Industrial emergency planning

How the Best Industrial Companies Plan for Emergencies

Unlike other workplaces, manufacturers have to contend with things like hazardous materials and potentially dangerous machinery. They also tend to have larger groups of employees in their physical building at once, which can lead to additional challenges when it comes to keeping everyone safe.

However, there are plenty of resources available to help industrial company leaders prepare responses to all kinds of emergencies and threats in a way that minimizes danger and damage for everyone.

Besides the moral imperative of keeping your employees safe, there are huge compliance fines if you fail to observe the laws and regulations designed to protect your workers and your community.

That’s why most manufacturers strive to make safety and security a big part of their culture. Emergency planning is one of the central pillars of a safe work environment.

Here are a few of the critical steps that will help prepare your manufacturing company for emergencies and other threats.

Starting an emergency preparedness initiative isn’t much different than other business initiatives: It should start with defining roles and responsibilities, which we explain in our bonus download.

Once you have your team in place, it’s time to get started.

Conduct a Risk Assessment

You can’t plan very well for emergencies without a clear understanding of all potential emergencies. has an entire resource section devoted to assessing threats to your workforce and business. It suggests three stages of risk assessment:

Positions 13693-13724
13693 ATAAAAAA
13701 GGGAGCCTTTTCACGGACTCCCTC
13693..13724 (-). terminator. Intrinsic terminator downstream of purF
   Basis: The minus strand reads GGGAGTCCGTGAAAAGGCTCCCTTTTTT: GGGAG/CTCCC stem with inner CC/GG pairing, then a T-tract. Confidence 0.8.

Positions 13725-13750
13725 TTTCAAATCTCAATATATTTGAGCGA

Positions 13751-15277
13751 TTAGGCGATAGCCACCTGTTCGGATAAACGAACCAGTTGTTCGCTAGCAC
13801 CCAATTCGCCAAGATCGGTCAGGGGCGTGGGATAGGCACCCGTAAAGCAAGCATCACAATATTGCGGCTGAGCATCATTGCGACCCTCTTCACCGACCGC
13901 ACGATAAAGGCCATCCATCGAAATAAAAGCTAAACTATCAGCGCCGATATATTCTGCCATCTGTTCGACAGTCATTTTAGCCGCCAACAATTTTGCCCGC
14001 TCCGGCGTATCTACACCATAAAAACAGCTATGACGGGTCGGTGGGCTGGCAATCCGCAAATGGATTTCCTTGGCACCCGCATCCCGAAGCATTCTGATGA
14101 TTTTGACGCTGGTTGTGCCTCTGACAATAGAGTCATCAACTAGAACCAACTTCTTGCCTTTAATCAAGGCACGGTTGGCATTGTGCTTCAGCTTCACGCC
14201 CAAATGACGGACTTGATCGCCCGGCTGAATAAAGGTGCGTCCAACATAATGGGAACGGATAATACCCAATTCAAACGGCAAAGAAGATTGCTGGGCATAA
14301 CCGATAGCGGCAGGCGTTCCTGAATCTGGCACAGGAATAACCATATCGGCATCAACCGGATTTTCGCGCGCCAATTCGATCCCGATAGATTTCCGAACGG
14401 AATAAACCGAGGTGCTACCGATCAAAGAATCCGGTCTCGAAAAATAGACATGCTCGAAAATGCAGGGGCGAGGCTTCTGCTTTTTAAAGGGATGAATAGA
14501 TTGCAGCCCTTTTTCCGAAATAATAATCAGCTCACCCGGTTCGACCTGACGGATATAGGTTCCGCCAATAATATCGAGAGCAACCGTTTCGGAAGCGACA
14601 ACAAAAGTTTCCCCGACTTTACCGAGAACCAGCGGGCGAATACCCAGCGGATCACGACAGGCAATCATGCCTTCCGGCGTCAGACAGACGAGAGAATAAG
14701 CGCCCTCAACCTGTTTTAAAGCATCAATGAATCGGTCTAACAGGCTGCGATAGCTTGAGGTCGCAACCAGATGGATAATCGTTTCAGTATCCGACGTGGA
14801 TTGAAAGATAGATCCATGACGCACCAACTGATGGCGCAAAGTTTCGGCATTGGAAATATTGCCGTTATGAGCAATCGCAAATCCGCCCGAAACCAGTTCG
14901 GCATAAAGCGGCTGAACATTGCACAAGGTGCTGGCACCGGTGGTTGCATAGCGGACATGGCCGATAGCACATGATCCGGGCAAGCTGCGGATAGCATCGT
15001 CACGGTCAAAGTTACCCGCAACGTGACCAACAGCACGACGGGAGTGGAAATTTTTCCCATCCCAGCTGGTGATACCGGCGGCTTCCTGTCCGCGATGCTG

• Hazard identification – Consider which types of hazards could affect your company, from natural disasters to human-caused dangers.
  • Vulnerability assessment – In this stage, consider which assets are at risk from each potential hazard. The most important “asset” is always your employees, but you’ll also have to worry about things like supply chain interruptions and even your company’s long-term reputation.
  • Impact analysis – This is where you get clear about the actual, measurable damage that could be done by the disaster.

Once the different risks have been determined, you can also assess the current strengths of your infrastructure and employees. Then, you can rank or rate the potential hazards based on likelihood and capacity for damage.

Make a Plan

Once you’ve prioritized the hazards facing your company, create a plan for responding to each one.

When developing your emergency action plan, determine which of the following actions will be appropriate for each threat you listed. Here are the emergency options when it comes to keeping your employees safe: